Using "Advanced VCarve" in Carbide Create 461 to make Inlays

Do you have the Bitsetter and if so did you use the Change Tool button when you swapped out the broken bit?

Tooling engagement is how much of the tool is engaged in a cut — consider making a pocket at 50% stepover — the initial cut will be at 100% tooling engagment, but successive ones (overlapping the already cut area by half the endmill diameter) will be at 50% tooling engagement.

Yes I have the bit setter. When I broke the initial bit I started the entire job over and re-zeroed the new one. I figured going from 1/8 to 1/4” bit it might be best to re-run everything.

I will check my settings tomorrow. I do know that for the plug I started the tool path at 0.10 and the max depth was at 0.20. When I selected the .25” for the pocket tool I left the preloaded settings in place.
It was just odd that it seemed to drive deeper into the wood when everything before that was fine.

Hmm, this looks exactly like the issue I had a while ago…

Did you find the issue?

Nope, I didn’t get to resolve this.

Maybe I missed it, but do we have a formula that shows the numerical relationships?

I mean, given the depth of the female pocket - call it “p”, and the Start Depth and Max Depth as defined for the male part, how do you calculate:

  • the glue gap at the bottom of the female pocket - call it “g”
  • the depth the male part into the female pocket - “d”
  • the gap between the female block and the male block - “t”

@sjj47

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I have tried this now a couple of times and each time everything was great except when I cut into it I noticed my inlays are like 1/8" which is fine unless you are doing a cutting board like I’ve been trying for and that doesn’t cut it. So if I need to fill a .25 pocket then my plug needs to start at .2 and a max depth of .3? this would give me a glue gap of .05" and a .05" saw gap correct? So is my problem the fact that my inlay just may not have been deep enough for a cutting board? Does anyone else think I should have done a 1/2" pocket or deeper? new to this so any thoughts or help or expertise would be welcomed. Would be great if CC just did it for you more like I hear Vectric does. Also using Advanced Vcarve for these.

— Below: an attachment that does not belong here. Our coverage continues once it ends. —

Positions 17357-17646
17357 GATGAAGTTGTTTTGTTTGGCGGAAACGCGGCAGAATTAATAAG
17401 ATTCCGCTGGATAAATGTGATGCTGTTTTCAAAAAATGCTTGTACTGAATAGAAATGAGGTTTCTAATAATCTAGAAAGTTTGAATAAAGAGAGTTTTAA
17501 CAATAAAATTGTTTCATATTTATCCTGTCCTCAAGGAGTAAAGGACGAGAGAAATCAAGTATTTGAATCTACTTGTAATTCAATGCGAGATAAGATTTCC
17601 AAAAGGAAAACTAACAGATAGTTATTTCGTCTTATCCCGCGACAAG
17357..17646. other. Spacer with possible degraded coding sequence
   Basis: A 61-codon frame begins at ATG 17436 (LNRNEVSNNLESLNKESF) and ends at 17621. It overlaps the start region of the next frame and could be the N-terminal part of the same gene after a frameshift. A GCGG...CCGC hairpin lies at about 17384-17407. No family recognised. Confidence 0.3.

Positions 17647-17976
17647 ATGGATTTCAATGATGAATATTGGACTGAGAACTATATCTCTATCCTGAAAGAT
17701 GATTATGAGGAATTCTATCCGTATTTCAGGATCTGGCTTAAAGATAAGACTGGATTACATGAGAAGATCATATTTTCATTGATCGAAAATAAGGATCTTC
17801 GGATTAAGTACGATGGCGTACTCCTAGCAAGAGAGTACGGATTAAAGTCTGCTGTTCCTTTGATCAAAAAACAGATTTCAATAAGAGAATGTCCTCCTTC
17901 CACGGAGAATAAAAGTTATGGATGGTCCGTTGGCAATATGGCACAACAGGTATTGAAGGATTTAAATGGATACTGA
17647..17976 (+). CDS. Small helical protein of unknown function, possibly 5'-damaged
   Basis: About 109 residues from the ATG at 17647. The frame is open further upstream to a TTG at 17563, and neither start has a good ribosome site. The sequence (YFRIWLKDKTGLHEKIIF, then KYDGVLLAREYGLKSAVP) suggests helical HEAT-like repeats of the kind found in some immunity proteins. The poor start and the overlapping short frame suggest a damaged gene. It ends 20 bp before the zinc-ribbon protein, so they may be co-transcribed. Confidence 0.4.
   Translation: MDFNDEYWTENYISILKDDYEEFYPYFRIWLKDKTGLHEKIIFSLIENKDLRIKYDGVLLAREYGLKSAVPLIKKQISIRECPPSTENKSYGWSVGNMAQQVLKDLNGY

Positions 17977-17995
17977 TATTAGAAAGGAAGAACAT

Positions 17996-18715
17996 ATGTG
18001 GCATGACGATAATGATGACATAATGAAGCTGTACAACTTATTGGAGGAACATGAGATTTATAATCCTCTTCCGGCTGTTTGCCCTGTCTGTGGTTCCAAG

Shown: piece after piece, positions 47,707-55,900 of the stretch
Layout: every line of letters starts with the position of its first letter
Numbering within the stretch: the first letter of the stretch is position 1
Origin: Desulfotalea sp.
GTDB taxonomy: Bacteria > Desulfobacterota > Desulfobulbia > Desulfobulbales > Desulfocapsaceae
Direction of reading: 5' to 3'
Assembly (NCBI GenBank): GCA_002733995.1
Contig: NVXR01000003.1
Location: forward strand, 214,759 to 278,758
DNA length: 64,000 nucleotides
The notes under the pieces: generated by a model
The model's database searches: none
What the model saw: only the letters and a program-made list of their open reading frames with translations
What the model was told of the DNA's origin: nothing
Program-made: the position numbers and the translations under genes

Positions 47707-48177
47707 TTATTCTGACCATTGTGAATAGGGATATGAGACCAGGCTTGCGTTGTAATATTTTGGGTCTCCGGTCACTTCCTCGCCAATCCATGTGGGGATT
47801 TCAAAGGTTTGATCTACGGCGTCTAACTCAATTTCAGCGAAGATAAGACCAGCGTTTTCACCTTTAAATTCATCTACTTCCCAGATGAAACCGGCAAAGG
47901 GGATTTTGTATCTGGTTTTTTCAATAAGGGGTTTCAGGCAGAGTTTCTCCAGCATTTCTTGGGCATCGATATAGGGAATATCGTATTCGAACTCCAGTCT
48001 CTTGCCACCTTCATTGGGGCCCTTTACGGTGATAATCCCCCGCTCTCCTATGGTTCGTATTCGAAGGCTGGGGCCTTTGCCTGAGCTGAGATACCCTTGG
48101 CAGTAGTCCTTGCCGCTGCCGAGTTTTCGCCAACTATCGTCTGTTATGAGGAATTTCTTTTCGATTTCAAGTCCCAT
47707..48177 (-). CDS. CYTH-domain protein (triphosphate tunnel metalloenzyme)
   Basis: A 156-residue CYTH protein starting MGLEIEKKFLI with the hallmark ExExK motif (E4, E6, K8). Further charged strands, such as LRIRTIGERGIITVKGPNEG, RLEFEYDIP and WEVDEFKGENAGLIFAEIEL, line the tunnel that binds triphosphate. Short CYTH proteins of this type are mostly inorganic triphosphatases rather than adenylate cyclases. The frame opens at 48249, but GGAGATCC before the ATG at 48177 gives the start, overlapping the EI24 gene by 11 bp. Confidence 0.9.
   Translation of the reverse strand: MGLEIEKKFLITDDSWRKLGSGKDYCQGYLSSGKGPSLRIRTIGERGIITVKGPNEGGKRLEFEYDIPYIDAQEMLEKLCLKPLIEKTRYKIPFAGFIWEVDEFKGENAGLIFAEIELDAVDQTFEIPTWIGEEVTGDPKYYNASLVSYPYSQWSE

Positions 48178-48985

I think this tutorial has been posted to these forums previously, but I can’t find it again, so check this out:

I had to watch it more than a couple of times, but the results are certainly worth it! Perhaps it’ll be of help to you as well.

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I’m currently using Carbide Create (Build 648) and have had mixed results with this so far. Using Advanced VCarve, I’m using a 1/8" flat endmill for my area pocket tool and an Amana 46280 6.2 degree vbit for the vcarve operation.

My female pocket depth is 0.20" and for my male plug, I’ve used a 0.17 start depth and 0.20 max depth. That left me with no gap at the bottom or at the top and approximately 0.031 gap on each side of the inlay. I changed the max depth to 0.22 and that provided a gap at the top, but it was still flat against the bottom and the same 0.031" gap on each side. I changed the start depth to 0.00" and the max depth to 0.22 and that decreased the gap on each side to approximately 0.015". Close, but not quite there and still no gap at the bottom. I finally scaled the model up by a factor of 1.034 and that got me a perfect fit. However, I don’t see scaling the model as the best solution.

What am I missing? Is there something I’m not considering with the vbit I am using? Other offset adjustments I should make? Thanks for any advice you might have…

You should be okay with your first settings if you make the max depth deeper by at least .031” It seems like you need to push deeper with your settings.